LATEST TRAVEL TIP
Hidden exclusives from The Urban Explorer!
CROISSANTS AND AN ORIGINAL ZINC BAR
Cafe La Palette at 43 Rue de Seine (6th)
Métro 4, 10 Odéon, Mabillon
What's in store:
During the late 19th and early 20th centuries so-called 'Zinc Bars' were common in Paris. These unpretentious establishments frequented by artists and the working class were named because of the cheap galvanized metal used to waterproof their countertops (grander venues opted for marble). Customers used the dull grey surface not only to rest their drinks on but also to lay down their payment. Émile Zola mentions 'Le Zinc' in his novel Le Ventre de Paris, and the name soon became synonymous with the typical neighbourhood bar. Although many bars had their zinc removed during the Second World War a few originals still remain, and they retain something of their original atmosphere. Nestled amongst art galleries near the heart of the Left Bank, La Palette at 43 Rue de Seine (6th) is a fine example. This quintessential café-bar and bistro opened in 1903 and comprises two rooms, a smaller front one containing the bar and a larger back one for dining. Gallery owners and art students are regulars here, explaining both the name of the place as well as the artists’ palettes hanging on the wall. Pull up a chair in a corner and enjoy a glass of wine or a Café au Lait. You’ll be in good company since not only Picasso, Braque and Cézanne were here but later also Hemingway, Jim Morrison, and Catherine Deneuve.
Around the corner at 20 Rue Jacob is the former home of Natalie Barney (1876-1972), one of the most colourful expatriate writers to spend time in Paris. In the back garden is a so-called Temple of Friendship (a former Revolutionary-era meeting place) where amongst others Barney entertained Apollinaire, Truman Capote, Josephine Baker, Jean Cocteau, T. S. Eliot, Isadora Duncan, F. Scott Fitzgerald, Ernest Hemingway, and James Joyce. The Mata Hari even rode a bejewelled horse across the lawn!
As well as La Palette, this area of the Left Bank is known for its idiosyncratic cafes and watering holes.
KLIMT'S LAST STUDIO
The Klimt Villa at Feldmühlgasse 15a
U4 Unter St. Veit
What's in store:
An abandoned neo-Baroque villa built during the 1920s, which for many years was thought to have obliterated all traces of the last studio of Gustav Klimt. Research in the 1990s revealed that in reality the villa was built around the studio, the fabric of which still remains. Although not currently open to the public it can be glimpsed from the nearby streets. The surrounding garden was painted by Klimt in 1912 in his Orchard with Roses. The structure is the only remaining studio occupied by Klimt and yet is known by few people. UPDATE 2013: the villa has now been restored to its original appearance and can be visited www.klimtvilla.at.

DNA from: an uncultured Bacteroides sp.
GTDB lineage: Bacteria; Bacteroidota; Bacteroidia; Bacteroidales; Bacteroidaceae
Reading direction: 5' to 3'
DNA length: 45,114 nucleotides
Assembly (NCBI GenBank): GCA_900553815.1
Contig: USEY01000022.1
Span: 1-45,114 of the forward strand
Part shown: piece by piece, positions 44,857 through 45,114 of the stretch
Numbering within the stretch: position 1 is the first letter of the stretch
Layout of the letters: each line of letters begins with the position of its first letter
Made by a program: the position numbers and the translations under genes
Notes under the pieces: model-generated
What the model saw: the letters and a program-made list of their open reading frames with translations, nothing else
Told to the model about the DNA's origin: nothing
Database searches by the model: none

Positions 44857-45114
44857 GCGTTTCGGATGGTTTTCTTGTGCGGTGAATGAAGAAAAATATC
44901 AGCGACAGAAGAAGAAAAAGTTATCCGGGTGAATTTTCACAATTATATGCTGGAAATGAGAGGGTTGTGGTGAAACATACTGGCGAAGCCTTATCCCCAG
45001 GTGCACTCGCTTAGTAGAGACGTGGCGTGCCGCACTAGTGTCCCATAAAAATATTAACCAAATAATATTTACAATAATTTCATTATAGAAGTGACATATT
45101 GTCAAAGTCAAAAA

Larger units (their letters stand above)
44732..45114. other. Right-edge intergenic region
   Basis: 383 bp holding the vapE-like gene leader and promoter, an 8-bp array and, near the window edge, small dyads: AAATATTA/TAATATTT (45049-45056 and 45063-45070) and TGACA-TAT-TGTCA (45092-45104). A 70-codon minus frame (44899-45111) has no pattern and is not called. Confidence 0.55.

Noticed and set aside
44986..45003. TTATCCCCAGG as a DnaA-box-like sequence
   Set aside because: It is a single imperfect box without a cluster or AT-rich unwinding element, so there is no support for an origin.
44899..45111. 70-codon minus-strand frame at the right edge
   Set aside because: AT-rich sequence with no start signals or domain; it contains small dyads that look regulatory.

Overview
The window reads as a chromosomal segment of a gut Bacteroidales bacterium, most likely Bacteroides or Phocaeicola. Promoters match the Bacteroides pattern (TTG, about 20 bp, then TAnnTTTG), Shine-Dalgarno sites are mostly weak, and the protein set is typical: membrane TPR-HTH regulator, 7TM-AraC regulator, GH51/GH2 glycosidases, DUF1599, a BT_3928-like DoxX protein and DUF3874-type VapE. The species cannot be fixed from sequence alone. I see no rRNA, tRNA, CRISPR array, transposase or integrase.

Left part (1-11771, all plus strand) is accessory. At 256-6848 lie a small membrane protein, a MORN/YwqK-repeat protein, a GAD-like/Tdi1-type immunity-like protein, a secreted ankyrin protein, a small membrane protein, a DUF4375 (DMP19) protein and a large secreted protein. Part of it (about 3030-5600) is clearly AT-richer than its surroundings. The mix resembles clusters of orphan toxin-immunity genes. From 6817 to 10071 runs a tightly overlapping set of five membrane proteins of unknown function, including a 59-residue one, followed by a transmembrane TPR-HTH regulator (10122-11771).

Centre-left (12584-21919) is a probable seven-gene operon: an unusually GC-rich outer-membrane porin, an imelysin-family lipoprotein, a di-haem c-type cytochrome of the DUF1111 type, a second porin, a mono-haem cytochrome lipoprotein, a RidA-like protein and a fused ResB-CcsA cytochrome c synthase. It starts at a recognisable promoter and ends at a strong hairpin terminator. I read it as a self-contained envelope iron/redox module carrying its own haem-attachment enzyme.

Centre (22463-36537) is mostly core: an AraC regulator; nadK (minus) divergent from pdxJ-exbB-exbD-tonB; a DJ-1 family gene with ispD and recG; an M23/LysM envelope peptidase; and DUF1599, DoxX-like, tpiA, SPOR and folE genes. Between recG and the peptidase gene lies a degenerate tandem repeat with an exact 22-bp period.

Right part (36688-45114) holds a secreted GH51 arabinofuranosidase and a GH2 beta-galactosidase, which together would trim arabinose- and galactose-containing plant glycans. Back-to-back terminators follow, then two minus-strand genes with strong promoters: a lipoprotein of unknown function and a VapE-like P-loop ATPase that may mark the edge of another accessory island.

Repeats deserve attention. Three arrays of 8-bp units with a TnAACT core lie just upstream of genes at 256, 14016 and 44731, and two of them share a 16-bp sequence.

The grave of Gustav Klimt can be found in the Hietzinger Friedhof, alongside fellow Secessionists Koloman Moser and Otto Wagner.
A café is located at the nearby railway crossing on Hietzinger Hauptstrasse. Nearby at number 101 is the former home of the artist Egon Schiele.
FINDING THE FREUDS
Central Cemetery (Zentralfriedhof), Simmeringer Haupstrasse, Gate 1
Tram 71 (Simmering) from Schwarzenbergplatz, alight Zentralfriedhof Tor 1
What's in store:
A sprawling semi-abandoned Jewish cemetery established in 1863. Despite widespread destruction during the Nazis' Reichskristallnacht in 1938, around 80,000 burials remain. In amongst the overgrown trees are many prominent graves, including writer Arthur Schnitzler, members of the Rothschild Family, and both parents of pioneering psychotherapist Sigmund Freud. It is not easy to locate the grave of Jacob and Amalia Freud, which occupies Group 50, Row 4, Grave 53. See if you can find it.
Adjacent to the Jewish cemetery are Catholic and Protestant burial grounds, including the graves of many famous composers, scientists, entertainers, and politicians. Separate sections are reserved for Muslims (all graves pointing towards Mecca), Russian and other Orthodox Christians, Buddhists (complete with its own stupa), Mormons, babies, and those who gave their bodies to science. A Funeral Museum will open at the cemetery in late 2014.
Opposite the cemetery's Gate 1 is the Schloss Concordia, a crumbling wooden villa illuminated exclusively by candlelight, and the most eccentric menu in all Vienna. A must is the unique lentil-filled Superschnitzel, which is rolled and coated with corn flakes, and served on a silver tray with seemingly endless trimmings. Memorable!